About Deborah

Deborah is a wife, mother, grandmother, traveler, bootlegger, and a very poor speller! As Victor Hazan so eloquently puts it, Deborah has chosen Umbria to be the home of her soul. When she can’t be there in body, she spends her free time cooking & reading about Italy. She blogs mostly about food and about trips – past and future – here: Old Shoes New Trip.

About Cindy

Cindy lives in Eagle River, Alaska where her freezer is always full of salmon, halibut & shrimp. Cindy participates in several regular cooking challenges. You can read more about her cooking and life in the last frontier on her blog, Baked Alaska.

About Jan

Jan is a serious home cook who loves to read recipes and then do her own thing. Her focus is ingredient driven comfort food, often with an Italian influence. She is passionate about all things Italian, especially the cuisine & the language. Jan blogs about food and travels (next trip to Italy: May/June of 2012) at: Keep your Feet in the Street.

About Palma

Palma is a Marriage & Family Therapist in Palm Desert, CA. She’s an Italian-American with a passion for cooking, entertaining, & travel to Italy. She’s always planning her next culinary adventure to Italia on her blog, Palmabella's Passions

About Sandi

Sandi is a true Southerner, but a traveler & Italian cook at heart. She lives in Alabama and knows more about fried green tomatoes than fricassees. Her family owned the WhistleStop Café for many years. Sandi also blogs at Whistlestop Cafe Cooking.

About Kim

Kim joins us after being our permanent sub on the Pomodori e Vino project. Kim loves to eat, drink, travel and cook - probably in that order. When she's not here, you can find her organizing and leading food, wine and beer tours in Europe as co-owner and operator of GrapeHops or blogging at What I Really Think or The Amy Foundation.

About Jerry

Jerry is a food obsessed Canadian. He learned to love Italian food as a child while eating the meals prepared by his Napolitano uncle. He learned to cook Italian foods by watching his uncle cook these feasts for the family. This love of Italian food has been honed through serious personal experimentation in eating and cooking. Willing to try most anything once, Jerry isn't so sure about tripe! Jerry also blogs at Jerry's Thoughts, Musings, and Rants!

Our Subs

About Beth

Beth, along with her husband, Mike, is co-owner of two Italian Deli/Markets in St. Louis - Viviano’s Festa Italiano. When not creating yummy new menu items for the deli, she’s the pediatric research lab supervisor at Washington University School of Medicine. Read more out about Viviano’s Festa Italiano.

About Amy

Amy is a teacher in suburban Boston with far too many cookbooks, her Grandmother's meat grinder and canning jars, and a new Wolf stove. She appreciates cuisines from around the world, with a particular fondness for French, Moroccan, Italian, Vietnamese, and Indian cooking. Tweaking her cooking and eating habits resulted long-lasting weight loss and health benefits, proving that living well still tastes good. An old hobby is knitting; and a newer one is canning preserves. Read more from Amy on her blog, Destination Anywhere.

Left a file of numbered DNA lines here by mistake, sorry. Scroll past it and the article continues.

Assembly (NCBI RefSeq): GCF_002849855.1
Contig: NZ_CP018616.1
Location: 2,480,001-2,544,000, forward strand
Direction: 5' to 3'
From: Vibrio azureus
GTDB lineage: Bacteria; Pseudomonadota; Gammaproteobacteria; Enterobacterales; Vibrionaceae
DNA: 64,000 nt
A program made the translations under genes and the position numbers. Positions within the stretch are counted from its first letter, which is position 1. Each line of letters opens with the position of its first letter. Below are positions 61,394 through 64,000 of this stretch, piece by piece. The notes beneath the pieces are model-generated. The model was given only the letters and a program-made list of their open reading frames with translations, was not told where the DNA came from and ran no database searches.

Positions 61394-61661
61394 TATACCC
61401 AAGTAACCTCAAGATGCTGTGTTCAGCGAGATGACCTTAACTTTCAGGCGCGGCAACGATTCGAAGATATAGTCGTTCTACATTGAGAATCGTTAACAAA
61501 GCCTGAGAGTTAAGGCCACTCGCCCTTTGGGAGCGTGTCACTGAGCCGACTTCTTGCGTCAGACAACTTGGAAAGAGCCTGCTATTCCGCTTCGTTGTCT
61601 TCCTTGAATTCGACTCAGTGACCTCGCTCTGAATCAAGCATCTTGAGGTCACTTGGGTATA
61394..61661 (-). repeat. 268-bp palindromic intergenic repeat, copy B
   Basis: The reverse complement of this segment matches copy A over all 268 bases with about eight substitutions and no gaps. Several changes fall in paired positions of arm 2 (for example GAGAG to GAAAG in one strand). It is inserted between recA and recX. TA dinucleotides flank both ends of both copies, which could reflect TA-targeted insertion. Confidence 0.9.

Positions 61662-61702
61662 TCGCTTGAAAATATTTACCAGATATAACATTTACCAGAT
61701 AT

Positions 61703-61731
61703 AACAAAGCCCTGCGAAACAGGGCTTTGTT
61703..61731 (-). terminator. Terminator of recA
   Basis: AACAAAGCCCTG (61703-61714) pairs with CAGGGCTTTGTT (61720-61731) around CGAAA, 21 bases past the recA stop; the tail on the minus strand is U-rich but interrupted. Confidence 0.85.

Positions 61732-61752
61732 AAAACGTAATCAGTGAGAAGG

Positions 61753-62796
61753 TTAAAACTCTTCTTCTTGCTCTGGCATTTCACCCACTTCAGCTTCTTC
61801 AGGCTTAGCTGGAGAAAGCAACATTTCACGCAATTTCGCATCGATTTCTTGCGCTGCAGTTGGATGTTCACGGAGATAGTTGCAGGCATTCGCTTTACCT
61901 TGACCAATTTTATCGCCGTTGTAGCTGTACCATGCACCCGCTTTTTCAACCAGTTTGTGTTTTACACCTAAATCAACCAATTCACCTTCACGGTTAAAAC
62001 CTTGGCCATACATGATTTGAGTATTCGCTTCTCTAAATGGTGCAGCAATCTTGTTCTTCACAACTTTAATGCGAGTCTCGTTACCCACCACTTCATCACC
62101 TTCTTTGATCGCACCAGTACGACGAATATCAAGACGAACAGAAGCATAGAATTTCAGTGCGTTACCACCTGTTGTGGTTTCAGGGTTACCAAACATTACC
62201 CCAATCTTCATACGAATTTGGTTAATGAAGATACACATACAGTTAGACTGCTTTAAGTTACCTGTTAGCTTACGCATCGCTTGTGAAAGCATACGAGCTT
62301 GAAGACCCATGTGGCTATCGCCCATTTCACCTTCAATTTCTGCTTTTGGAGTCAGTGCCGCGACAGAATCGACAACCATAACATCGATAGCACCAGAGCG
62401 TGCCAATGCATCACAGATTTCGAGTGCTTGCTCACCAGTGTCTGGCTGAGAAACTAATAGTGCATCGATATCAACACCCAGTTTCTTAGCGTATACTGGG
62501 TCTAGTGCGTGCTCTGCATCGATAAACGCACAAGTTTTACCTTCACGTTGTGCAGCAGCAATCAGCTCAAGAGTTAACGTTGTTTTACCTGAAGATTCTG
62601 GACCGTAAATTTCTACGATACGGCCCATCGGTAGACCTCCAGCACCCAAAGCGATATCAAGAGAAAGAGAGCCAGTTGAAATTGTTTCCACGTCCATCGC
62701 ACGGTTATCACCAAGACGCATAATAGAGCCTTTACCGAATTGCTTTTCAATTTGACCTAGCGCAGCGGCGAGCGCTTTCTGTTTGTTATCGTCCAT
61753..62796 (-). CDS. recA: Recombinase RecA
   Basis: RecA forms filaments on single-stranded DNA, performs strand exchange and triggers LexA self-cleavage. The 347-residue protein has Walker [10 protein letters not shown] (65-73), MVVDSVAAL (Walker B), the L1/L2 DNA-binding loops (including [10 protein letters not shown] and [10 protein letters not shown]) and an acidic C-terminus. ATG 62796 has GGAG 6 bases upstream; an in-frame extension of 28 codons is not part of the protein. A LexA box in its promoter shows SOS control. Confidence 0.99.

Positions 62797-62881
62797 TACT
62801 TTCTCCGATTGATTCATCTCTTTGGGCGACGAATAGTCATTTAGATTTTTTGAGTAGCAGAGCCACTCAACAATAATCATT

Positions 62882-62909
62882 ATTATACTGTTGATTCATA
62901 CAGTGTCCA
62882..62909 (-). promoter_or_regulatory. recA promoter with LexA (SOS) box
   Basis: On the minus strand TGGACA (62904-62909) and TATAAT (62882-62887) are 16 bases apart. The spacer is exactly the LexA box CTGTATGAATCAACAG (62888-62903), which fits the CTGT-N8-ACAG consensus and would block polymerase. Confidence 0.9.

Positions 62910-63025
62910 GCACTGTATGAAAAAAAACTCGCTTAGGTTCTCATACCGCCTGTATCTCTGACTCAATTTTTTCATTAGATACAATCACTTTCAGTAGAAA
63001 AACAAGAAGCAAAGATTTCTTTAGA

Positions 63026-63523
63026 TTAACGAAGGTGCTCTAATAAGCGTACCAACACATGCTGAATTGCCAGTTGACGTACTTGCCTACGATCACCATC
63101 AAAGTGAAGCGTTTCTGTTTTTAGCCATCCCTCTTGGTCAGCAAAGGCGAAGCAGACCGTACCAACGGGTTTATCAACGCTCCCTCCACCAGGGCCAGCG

« Roasted Beet, Goat Cheese and Walnut Tart | Main | Stacked Roasted Beet Salad with Goat Cheese Fritter »

Roasted beet with Many Flavors+ Bonus Beet Greens

By Jan


Well, maybe I went a little overboard with the components but the result was a crowd-pleasing dish.
Flavors from the book are:
Apples, CHEESE, fennel, LEMON, DIJON MUSTARD, OLIVE OIL, onions,


3 Bunches of fresh beets (about 12 small to medium beets)
2 Macintosh apples—cored (not peeled) chunked
1 large sweet onion, cut into thin wedges
1 fennel bulb cut into thin wedges (reserve the tops)


2 tablespoons of olive oil
1 tablespoon of butter

1/4-cup fresh lemon juice
2 teaspoons Dijon mustard
1/2-cup olive oil
1/2 cup crumbled Gorgonzola cheese
Large pinch of kosher salt
Few grinds of lack pepper
1/4 cup chopped fennel fronds.

Remove all but the top inch of the beet greens, chop and wash the greens and the stems separately in a few changes of water. Without drying, set aside.


Set the oven to 400°.
After washing well, cut the small beets in half and the larger
ones into quarters.
Toss the beets, apples, onions and fennel in a large roasting pan (I lined mine with parchment paper to make clean-up easier) with 1 tablespoon of olive oil.


Roast for about 45 minutes or until the beets are fork tender.

Mean while make the dressing.

Mix the lemon juice with the Dijon; whisk in oil. Stir in the rest of the ingredients.


As soon as the roasted veggies come out of the oven sprinkle them with a generous pinch of kosher salt and put into a mixing bowl. Add as much dressing as you like. I used about half of it. Mix gently, put into serving bowl.


You will notice that the onions, apple and fennel mostly melted away, leaving the beets in a luscious sauce formed by the dressing combining with the melted veggies. Rich but you can still totally taste the beets.

The bonus:

In a large skillet, sauté the remaining stems in the butter for about 3 or 4 minutes before adding the washed greens.


Put the cover on and let the greens cook for about 5 minutes. Add a little salt and they are done!


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This page contains a single entry from the blog posted on January 17, 2012 6:57 AM.

The previous post in this blog was Roasted Beet, Goat Cheese and Walnut Tart.

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